- Natural high iodine and fluoride concentrations were observed at North China Plain.
- Groundwater fluoride was gradually increasing along groundwater flowpaths.
- Under reducing condition of Bay area, groundwater had high iodine concentration.
- Groundwater pH condition is the main factor controlling fluoride mobilization.
- Variation of redox potential and pH co-controls iodine mobilization in groundwater.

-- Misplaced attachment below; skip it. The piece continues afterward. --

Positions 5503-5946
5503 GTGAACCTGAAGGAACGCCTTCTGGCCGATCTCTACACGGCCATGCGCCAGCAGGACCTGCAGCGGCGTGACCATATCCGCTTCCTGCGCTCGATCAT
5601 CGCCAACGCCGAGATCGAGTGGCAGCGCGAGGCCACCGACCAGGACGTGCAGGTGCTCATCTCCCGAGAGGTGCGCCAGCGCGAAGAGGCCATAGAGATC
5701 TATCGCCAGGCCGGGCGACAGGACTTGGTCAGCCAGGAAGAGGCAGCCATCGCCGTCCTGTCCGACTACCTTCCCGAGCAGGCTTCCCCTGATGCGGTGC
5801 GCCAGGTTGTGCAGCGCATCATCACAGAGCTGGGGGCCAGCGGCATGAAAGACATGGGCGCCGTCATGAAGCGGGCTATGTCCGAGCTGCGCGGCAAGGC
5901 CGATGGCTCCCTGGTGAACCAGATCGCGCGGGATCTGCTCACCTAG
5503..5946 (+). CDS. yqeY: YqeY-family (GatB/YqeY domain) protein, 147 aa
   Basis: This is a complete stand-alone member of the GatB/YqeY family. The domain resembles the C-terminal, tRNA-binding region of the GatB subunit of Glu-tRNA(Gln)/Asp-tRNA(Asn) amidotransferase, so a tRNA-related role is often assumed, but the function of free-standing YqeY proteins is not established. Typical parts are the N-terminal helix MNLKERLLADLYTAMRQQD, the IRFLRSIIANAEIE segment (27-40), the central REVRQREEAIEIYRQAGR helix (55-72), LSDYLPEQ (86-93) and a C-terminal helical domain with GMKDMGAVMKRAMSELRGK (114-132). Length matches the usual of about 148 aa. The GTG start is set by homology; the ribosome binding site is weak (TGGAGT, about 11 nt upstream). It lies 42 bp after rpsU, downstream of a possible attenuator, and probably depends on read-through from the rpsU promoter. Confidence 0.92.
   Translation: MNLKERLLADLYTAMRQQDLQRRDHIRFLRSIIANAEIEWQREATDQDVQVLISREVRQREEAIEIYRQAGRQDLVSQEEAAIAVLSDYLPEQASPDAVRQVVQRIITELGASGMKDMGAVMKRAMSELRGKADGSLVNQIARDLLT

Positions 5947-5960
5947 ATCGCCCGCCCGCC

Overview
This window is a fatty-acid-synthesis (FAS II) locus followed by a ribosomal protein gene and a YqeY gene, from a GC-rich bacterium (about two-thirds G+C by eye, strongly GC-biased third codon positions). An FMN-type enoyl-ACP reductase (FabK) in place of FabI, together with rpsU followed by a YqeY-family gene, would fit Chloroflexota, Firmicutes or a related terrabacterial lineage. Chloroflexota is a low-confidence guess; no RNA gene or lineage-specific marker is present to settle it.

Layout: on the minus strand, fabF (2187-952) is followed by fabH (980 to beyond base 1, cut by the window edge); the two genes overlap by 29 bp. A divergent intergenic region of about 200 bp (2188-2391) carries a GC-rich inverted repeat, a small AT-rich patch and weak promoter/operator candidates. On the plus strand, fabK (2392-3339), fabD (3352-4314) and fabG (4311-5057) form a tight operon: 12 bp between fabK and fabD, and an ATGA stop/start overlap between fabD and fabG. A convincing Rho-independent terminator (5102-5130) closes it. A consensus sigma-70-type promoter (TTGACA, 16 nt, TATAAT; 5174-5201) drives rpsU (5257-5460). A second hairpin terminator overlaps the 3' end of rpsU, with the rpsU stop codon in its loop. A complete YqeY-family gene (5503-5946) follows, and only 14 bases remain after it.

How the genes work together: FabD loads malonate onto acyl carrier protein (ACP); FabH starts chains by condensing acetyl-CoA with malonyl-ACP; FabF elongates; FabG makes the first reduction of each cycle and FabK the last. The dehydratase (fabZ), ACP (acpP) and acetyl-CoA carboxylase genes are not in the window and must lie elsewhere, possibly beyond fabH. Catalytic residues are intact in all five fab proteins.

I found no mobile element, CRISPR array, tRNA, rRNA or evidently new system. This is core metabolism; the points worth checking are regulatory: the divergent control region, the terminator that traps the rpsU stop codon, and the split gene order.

To better understand the enrichment of fluoride and iodine in groundwater at North China Plain (NCP), speciation analysis and geochemical modeling were conducted to identify the key hydrochemical processes controlling their mobilization in groundwater system. Groundwater fluoride and iodine concentrations ranged from 0.18 to 5.59 mg/L and from 1.51 to 1106 ?g/L, respectively, and approximately 63% and 32.3% of groundwater fluoride and iodine were higher than the guidelines for drinking water (1.5 mg/L and 150 ?g/L). High fluoride concentration (> 1.5 mg/L) can be detected in groundwater from the flow-through and discharge areas of NCP, and high iodine groundwater (> 150 ?g/L) is mainly scattered in the coastal area. Na-HCO3/Cl type water resulted from water-rock interaction and seawater intrusion favors fluoride and iodine enrichment in groundwater. Speciation analysis results indicate that (1) fluoride complexes in groundwater are dominated by free fluoride, the negative charge of which favors fluoride enrichment in groundwater under basic conditions, and (2) iodide, iodate and organic iodine co-occur in groundwater at NCP with iodide as the dominant species. The geochemical modeling results indicate that groundwater fluoride is mainly associated with the saturation states of fluorite and calcite, as well as the adsorption equilibrium onto goethite and gibbsite, including the competitive adsorption between fluoride and carbonate. Groundwater iodine is mainly controlled by redox potential and pH condition of groundwater system. Reducing condition favors the mobilization and enrichment of groundwater iodide, which has the highest mobility among iodine species. Under reducing condition, reductive dissolution of iron (oxy)hydroxides is a potential geochemical process responsible for iodine release from sediment into groundwater. Under (sub)oxidizing condition, as groundwater pH over the ‘point of zero charge’ of iron (oxy)hydroxides, the lowering adsorption capacity of groundwater iodide/iodate on minerals leads to the release of sediment iodine into groundwater.